5 Things I Learned About Being Vegan in Brooklyn During my Visit

Holy guacamole — where have I been! When things get busy, my blog tends to fall to the back of my to-do list, and then it gets shuffled to my, “Eh, I’ll get around to it” list. Not only have I been busy packing for my year teaching in Seoul (I leave in just a few weeks!) but also I took a little trip to New York. There, I spent most of my time, and money, in Brooklyn. I fell head over heels — gah, Brooklyn, my love. If I weren’t going to Seoul soon, I don’t think I would’ve ever come back to Florida. Here’s a vegan insider’s scoop from being an outsider in Brooklyn:

1. You’re Vegan? So Is the Barista’s Cousin.

Not everyone in Brooklyn is vegan, but dear glob, everyone knows someone who is. You won’t get any funny looks when you ask for something without cheese or request “no honey” in your tea. What’s even better is that, because being vegan is pretty popular here, most menus have at least one option with “vegan” — and not just vegetarian — in the title or description to make it obvious what you can eat. And, because awesome food in New York is just generally ultra-accessible, your only problem will be choosing from the many options that surround you. If it weren’t for all the walking I did, I would’ve had to buy an extra plane seat home.

2. Grocery Shops Are Safe Spaces.

As a vegan, I know that I can find veg ingredients at any grocery shop I visit. But, for faux meats and vegan alternatives, I usually have to scope out a pricey Whole Foods or other health-foods shop. In Brooklyn, I noticed that most of the smaller shops had a great variety of regular and vegan options. All of the grocers I found had veggie burgers and faux meats, and sometimes faux cheeses. Even though the stores were horizontally challenged, they just seemed to carry more of a variety. For example, though both are vegan, never did I think I’d see the day where Peter Pan peanut butter and a locally made, organic version would share shelf space.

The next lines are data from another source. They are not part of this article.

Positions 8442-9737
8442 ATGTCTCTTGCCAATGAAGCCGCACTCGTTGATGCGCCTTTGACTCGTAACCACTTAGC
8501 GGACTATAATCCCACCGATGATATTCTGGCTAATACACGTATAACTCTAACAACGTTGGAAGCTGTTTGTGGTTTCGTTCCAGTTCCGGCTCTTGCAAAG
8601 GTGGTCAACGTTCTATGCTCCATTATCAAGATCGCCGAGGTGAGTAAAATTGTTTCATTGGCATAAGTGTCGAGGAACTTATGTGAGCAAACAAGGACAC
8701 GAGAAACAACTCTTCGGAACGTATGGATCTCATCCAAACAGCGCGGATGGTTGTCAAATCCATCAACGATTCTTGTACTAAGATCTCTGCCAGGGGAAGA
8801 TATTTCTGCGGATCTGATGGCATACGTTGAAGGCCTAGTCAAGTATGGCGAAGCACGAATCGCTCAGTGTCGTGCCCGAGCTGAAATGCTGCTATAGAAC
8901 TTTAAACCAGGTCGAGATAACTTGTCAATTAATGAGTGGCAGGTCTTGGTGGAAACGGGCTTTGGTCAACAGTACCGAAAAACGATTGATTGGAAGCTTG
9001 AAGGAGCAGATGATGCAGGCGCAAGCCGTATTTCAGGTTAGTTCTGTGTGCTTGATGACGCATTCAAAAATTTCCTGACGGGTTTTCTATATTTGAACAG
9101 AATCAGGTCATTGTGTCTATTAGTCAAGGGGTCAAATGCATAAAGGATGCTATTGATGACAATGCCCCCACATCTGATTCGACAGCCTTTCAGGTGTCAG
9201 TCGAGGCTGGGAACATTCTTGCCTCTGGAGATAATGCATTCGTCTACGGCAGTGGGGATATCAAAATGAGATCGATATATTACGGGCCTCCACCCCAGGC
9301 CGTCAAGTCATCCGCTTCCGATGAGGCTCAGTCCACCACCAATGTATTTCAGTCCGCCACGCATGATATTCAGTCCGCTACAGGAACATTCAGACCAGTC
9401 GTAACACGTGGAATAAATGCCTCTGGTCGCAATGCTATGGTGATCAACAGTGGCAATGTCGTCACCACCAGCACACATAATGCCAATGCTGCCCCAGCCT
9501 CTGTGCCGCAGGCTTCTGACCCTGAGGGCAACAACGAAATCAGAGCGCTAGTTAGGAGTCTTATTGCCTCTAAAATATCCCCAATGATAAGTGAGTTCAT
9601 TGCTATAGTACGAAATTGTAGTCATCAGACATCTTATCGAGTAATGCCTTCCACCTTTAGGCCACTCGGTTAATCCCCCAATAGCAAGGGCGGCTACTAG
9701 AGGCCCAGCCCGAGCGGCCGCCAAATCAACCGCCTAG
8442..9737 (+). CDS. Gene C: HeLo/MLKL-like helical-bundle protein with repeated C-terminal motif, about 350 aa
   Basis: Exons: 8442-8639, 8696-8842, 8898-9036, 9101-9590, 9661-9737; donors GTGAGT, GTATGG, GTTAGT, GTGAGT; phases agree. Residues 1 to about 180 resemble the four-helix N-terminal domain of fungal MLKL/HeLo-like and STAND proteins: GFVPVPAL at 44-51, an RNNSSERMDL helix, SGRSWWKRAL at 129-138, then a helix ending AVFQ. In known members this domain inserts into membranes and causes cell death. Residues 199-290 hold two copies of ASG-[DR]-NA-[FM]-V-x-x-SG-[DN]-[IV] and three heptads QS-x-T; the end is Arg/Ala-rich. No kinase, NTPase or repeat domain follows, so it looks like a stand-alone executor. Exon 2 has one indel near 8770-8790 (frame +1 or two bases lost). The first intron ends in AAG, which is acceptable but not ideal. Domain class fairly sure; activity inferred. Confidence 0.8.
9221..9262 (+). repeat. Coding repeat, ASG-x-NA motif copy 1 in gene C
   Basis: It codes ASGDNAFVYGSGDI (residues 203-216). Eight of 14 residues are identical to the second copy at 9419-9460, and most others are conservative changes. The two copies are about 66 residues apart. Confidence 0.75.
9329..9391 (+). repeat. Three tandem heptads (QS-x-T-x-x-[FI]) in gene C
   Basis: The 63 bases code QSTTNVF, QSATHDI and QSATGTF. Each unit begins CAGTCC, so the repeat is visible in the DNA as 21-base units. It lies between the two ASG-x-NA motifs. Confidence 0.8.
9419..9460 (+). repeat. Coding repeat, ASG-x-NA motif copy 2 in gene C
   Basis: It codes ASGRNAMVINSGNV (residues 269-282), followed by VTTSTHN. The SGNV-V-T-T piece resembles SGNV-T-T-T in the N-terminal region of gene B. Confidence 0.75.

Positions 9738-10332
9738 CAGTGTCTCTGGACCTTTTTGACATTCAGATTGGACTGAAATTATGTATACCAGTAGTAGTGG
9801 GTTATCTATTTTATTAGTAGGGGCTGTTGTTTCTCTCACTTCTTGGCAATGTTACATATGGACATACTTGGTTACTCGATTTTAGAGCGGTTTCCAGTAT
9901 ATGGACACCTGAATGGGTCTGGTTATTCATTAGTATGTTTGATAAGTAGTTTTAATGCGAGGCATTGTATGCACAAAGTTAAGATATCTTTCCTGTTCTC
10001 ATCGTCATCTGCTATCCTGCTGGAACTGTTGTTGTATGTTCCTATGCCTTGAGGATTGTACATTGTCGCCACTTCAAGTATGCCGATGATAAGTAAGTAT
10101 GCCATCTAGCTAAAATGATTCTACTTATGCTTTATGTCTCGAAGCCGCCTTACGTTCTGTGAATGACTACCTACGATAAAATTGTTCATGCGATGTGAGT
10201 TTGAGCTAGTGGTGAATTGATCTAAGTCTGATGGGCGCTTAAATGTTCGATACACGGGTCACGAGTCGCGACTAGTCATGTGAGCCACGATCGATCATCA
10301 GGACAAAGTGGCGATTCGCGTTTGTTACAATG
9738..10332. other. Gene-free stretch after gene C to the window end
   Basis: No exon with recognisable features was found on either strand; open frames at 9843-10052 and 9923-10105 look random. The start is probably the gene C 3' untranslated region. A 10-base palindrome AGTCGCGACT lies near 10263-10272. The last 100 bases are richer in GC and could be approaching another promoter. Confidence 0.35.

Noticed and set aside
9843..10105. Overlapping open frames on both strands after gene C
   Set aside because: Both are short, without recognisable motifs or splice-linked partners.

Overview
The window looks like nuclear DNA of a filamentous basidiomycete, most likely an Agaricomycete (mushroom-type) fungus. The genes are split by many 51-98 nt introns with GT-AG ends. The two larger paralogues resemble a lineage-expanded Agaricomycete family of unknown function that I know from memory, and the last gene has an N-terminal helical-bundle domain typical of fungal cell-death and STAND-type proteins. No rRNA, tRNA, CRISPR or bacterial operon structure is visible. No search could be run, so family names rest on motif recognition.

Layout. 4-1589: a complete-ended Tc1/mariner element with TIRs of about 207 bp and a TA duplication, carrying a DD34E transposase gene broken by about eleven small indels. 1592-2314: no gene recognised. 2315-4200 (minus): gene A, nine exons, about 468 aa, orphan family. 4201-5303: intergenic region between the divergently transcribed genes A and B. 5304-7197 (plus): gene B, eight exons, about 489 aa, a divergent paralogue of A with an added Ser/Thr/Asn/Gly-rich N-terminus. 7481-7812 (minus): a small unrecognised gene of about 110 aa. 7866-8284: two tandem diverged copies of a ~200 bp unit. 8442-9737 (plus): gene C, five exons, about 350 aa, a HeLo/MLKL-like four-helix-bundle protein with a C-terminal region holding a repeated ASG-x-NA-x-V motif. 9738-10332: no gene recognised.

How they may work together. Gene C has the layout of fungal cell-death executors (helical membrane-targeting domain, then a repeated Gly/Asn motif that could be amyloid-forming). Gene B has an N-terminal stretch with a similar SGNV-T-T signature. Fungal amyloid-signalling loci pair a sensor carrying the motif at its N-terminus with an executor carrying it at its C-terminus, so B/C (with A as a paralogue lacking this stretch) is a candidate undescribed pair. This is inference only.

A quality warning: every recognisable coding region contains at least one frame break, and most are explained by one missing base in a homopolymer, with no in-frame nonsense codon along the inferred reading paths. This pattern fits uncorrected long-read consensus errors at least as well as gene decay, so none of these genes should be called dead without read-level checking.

3. Some Places, You Still Have to Ask Questions.

If I’m painting Brooklyn out to seem like some kind of vegan paradise, that’s because it is — compared to Tampa, at least. However, there are still some places you have to be careful about. For instance, I ordered a tofu banh mi from a local shop. I asked to make sure it didn’t have any dairy on it because I was “allergic” (often saying this is much easier than explaining your ethical beliefs). However, when I got it, I noticed there was mayonnaise and butter, and I had to ask them to remake it. They were happy to, but if I hadn’t checked first, I would’ve gotten a mouthful of mayo. Don’t assume that just because something says “vegetables” or “tofu” that it’s always vegan.

4. Junk-Food Vegans May Rejoice.

I love vegan health food and raw-food restaurants. But, I equally love vegan junk food, and there seems to be a lack of vegan junk-food options in the Tampa area. Sure, I can get a cold-pressed green juice with a raw cashew-cheese this or that, but what if I want a donut?  WHAT IF I JUST WANT A DONUT? Or a lavender-strawberry muffin? Brooklyn offered all this and more. At one of my favorite places, Champ’s Diner, I found mac ‘n cheese, tempeh buffalo wings, and a BLT. Yaaaaas.

5. 100% Vegan Places Say ‘Screw the Quotation Marks’

This often confused the friends I took to 100 percent vegan places. “Wait, so the Philly cheese steak is vegan, too?” Yep. “And the mac ‘n cheese with bacon?” Yaaaap. Some completely vegan restaurants and cafes not only don’t advertise being vegan on their signs, but also don’t advertise it on the menu. I totally get this because I write things like “milk” and “burgers” on my shopping lists, knowing I obviously mean the vegan versions of them. But, for someone who just discovered the cafe, it can be confusing. If you don’t see anything vegan on the menu, ask one of the waiters or baristas if they have any vegan options. If you’re lucky, you may’ve walked into a completely vegan place without even knowing it.

Brooklyn, I’ll come back for you, baby. I promise. :cries: